Norfolk Serious Case Review published today
5th August 2020
A serious case review into the death of a Norfolk child has recommended multi-agency work to look at the guidance around the safe use of stairgates.
(scroll down to access the report)
Child AH died in April 2019 after becoming trapped between two stairgates at his home. The stairgates had been stacked two high to prevent children in the family from climbing over them.
Chris Robson, Chairman of the Norfolk Safeguarding Children’s Partnership, said: “This was a tragic accident and the thoughts of the whole partnership are with AH’s family and friends.
“AH’s mother was seeking to protect him by installing these gates and there is no doubt that she loved her children very much.
“The review recommends multi-agency work to review the published risks of using stairgates so that parents and carers know when and how to use them safely. However, despite the absolute tragedy of AH’s death, I would not want to deter anyone from installing a gate to stop small children from accessing the stairs. Used in the right circumstances, there is no doubt that stairgates save lives.”
The then Norfolk Safeguarding Children Board commissioned the review into AH’s death last year to look at how agencies worked together and identify any learning that could lead to improvements in safeguarding practice.
The report has been published today by the Norfolk Safeguarding Children Partnership, which is made up of all of the agencies in Norfolk that work collectively to protect children and young people.
The family first started receiving support in 2012, when the health visitor reported that the home was cluttered. Support was provided by the then Children’s Centre and continued for several years. In addition, the family received an enhanced level of support from the Healthy Child Programme from 2013 until 2018.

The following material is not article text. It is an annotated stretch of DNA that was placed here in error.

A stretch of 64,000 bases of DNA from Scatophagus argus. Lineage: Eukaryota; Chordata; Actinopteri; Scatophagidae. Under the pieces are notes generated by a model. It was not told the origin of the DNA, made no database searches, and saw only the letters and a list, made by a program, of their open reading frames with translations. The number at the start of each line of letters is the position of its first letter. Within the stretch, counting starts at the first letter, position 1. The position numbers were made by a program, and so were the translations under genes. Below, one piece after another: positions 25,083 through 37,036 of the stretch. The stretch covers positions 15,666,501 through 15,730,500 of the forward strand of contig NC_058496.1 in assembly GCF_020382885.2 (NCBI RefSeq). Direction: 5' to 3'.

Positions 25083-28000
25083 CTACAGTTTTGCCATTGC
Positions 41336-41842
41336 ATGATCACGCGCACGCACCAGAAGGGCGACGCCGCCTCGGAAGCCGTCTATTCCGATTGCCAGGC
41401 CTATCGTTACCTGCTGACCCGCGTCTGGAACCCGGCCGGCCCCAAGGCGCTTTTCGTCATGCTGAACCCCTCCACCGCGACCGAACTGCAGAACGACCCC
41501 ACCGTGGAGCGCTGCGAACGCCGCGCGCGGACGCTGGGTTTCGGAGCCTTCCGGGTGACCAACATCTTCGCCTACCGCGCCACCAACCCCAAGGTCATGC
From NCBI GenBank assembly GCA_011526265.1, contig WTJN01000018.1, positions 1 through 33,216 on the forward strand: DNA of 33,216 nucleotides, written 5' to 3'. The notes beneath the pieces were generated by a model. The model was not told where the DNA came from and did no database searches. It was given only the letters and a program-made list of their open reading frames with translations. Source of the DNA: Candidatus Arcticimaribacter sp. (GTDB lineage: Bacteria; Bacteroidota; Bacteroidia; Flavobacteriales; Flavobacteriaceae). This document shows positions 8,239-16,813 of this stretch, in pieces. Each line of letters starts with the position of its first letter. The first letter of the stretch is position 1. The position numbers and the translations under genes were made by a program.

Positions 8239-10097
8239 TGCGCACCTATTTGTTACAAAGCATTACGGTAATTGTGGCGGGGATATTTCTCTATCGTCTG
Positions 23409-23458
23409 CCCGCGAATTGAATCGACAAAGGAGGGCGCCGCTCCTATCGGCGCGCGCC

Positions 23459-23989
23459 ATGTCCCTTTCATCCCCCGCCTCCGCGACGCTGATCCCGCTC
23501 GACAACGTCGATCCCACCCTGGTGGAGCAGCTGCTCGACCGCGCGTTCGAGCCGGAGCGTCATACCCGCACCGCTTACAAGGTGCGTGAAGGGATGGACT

Some of the children had additional needs which included, speech and language difficulties, attention deficit hyperactivity disorder, dyslexia, general learning difficulties, autism and developmental delay and one had a genetic condition that can cause a wide range of health difficulties. Their mother came to live in England in her teens and had little contact with her extended family.
The last contact into the Children’s Advice and Duty Service was made shortly before the incident leading to the child’s death. A referral into Early Help services was accepted on 26 March, just days before the tragic accident.
The review found some areas of good practice, including consistent support by health visitor and family support workers, which enabled good relationships. Considerable efforts were also made to support the children’s development and meet their health and education needs and additional practical help with the children was given.
The report also made six recommendations to the partnership including promoting family network training to all frontline professionals. It said that training should also highlight learning from this review, such as assessing the family’s cultural background; issues of isolation linked to depression and the possibility of coercive and controlling relationships. It also said that in cases of neglect, children’s wishes and feelings needed to be evidenced and that young carers’ services should be further promoted across the partnership.
Chris Robson added: “It is clear that the professionals working with AH were able to build a good relationship with his mum and offer a range of support to her. AH’s mum also wanted to work with those who were there to help and wanted to do her best for her children.
“We are grateful to AH’s mum, dad and sibling for their support with this review and their valuable contribution, in what remains a difficult time for the family.
“There are always things we can learn from any tragedy and, in this case, more could have been done to look at the wider family network and to explore the role of the oldest sibling as a young carer. As a partnership we welcome the recommendations of the review, which will help us to further improve practice across the partnership.”
The full report is available here.